A video memory test should be designed to verify that the graphics chip can read and write data correctly with the memory assigned to the chip. That memory can either be built into the graphics chip, be a separate bank of memory (from main memory) or be a portion of the main memory itself. For your particular ATI video chip, it appears that it has 128MB of dedicated DDR memory (integrated into the graphics chip or attached as separate memory in a multi-die package). If the memory inside the graphics chip has developed an error, then you would have to replace the entire ATI chip. Why this happens is usually due to a manufacturing defect which has taken some time to develop into a hard failure. Other causes can be attempting to operate or overclock the system beyond its design parameters. In those cases, the "defect" may be fixed by reverting back to standard operating conditions or permanent damage may have resulted.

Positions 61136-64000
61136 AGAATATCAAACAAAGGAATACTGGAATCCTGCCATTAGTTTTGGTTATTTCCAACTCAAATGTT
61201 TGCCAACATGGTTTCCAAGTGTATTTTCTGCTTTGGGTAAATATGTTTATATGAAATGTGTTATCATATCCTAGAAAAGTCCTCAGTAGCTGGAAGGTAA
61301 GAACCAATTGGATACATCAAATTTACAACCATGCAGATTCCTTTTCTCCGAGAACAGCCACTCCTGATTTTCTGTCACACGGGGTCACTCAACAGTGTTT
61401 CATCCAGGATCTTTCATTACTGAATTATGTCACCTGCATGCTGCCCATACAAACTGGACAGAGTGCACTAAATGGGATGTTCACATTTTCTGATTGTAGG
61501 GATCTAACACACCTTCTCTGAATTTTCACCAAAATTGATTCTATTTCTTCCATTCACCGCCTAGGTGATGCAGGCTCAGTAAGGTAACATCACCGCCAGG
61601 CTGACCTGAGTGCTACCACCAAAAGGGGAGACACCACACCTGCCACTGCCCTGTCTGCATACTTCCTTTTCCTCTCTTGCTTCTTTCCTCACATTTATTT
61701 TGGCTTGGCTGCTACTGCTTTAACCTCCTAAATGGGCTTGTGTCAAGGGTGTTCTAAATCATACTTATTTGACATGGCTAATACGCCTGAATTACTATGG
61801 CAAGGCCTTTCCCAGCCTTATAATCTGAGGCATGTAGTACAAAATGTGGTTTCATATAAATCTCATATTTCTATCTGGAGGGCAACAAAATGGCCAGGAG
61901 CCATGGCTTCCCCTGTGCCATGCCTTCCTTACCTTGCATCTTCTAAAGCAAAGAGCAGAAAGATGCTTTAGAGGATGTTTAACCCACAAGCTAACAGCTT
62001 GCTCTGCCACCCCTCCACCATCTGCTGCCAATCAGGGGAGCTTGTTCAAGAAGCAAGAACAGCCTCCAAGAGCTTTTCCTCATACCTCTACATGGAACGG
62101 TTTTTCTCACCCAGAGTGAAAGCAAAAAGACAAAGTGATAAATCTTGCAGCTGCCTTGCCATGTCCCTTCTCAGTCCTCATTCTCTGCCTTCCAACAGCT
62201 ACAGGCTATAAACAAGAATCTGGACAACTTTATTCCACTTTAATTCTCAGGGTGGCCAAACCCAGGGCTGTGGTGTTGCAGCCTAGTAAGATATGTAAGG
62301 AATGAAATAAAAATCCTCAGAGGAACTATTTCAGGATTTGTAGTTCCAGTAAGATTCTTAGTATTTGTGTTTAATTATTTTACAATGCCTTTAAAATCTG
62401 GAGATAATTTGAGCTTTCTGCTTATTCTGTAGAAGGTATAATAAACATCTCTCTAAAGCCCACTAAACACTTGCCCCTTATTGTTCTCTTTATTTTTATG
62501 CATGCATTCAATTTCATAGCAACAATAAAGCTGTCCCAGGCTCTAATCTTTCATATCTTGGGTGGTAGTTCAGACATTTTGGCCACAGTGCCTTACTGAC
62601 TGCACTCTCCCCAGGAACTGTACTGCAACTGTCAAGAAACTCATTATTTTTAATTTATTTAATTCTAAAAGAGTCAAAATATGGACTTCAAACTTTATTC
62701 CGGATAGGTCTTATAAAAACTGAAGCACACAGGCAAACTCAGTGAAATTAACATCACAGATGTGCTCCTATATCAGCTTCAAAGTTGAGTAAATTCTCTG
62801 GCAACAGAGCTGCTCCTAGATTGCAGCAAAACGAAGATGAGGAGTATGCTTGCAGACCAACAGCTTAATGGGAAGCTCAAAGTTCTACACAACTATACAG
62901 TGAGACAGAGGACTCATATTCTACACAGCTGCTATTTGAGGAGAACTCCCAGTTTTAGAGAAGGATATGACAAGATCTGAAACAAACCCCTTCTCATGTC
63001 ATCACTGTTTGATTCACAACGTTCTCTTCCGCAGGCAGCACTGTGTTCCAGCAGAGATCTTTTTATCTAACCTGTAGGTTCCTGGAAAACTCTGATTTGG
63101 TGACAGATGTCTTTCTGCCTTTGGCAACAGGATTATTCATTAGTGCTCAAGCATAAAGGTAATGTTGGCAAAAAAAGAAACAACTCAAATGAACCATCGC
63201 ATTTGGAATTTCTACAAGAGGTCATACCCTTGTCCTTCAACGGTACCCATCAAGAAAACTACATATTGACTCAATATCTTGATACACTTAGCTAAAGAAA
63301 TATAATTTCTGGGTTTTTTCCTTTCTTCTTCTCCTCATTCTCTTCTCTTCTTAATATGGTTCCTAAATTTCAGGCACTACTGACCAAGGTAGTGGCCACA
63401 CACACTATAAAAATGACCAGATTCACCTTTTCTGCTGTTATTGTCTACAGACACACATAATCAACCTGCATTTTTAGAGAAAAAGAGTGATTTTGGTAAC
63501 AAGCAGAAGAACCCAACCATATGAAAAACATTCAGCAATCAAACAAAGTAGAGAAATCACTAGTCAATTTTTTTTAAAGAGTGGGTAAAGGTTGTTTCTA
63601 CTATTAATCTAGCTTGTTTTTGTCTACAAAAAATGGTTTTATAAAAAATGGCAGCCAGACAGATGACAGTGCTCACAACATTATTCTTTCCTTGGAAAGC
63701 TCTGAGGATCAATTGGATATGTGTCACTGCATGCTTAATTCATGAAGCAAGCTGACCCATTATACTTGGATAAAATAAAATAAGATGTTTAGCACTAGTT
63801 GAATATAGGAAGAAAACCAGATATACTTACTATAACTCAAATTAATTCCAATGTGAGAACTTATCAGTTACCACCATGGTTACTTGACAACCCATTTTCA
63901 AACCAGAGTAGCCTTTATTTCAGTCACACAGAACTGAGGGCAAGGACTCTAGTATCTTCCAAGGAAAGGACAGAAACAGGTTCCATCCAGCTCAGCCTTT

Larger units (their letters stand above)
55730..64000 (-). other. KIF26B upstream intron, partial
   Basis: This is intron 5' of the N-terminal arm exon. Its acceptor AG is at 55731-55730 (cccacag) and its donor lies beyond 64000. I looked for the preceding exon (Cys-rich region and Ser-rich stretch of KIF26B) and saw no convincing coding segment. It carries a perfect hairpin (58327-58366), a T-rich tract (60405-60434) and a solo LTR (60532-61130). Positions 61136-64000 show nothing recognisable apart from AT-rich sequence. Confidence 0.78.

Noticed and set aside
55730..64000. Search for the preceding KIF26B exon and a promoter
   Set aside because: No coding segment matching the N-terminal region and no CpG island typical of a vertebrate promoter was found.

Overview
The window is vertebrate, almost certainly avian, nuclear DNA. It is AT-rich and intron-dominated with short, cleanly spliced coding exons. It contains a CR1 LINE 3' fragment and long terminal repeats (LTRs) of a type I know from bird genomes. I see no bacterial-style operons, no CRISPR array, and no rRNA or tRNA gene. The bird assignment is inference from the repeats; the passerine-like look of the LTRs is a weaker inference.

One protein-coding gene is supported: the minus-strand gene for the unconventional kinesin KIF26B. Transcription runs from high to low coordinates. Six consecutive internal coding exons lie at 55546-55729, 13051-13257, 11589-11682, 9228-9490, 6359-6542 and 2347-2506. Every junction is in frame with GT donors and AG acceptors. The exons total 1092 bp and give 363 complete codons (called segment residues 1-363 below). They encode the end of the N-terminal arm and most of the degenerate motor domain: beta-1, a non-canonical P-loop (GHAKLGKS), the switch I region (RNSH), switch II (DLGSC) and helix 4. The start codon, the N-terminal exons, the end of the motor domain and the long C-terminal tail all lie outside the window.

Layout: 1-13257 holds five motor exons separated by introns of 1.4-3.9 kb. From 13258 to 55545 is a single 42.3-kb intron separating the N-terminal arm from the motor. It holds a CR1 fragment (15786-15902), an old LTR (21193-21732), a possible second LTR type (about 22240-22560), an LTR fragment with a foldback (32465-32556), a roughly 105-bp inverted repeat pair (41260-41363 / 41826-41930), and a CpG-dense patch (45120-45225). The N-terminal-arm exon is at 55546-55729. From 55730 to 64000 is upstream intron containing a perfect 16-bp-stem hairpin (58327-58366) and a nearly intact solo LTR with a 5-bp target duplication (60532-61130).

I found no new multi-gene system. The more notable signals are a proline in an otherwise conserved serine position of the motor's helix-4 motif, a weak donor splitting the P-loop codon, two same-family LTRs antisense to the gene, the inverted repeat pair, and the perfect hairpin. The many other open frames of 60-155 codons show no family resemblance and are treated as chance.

I would assume that something caused you to run the PC Doctor video test in the first place, yes? Something like seeing random bits/blocks/lines on the screen?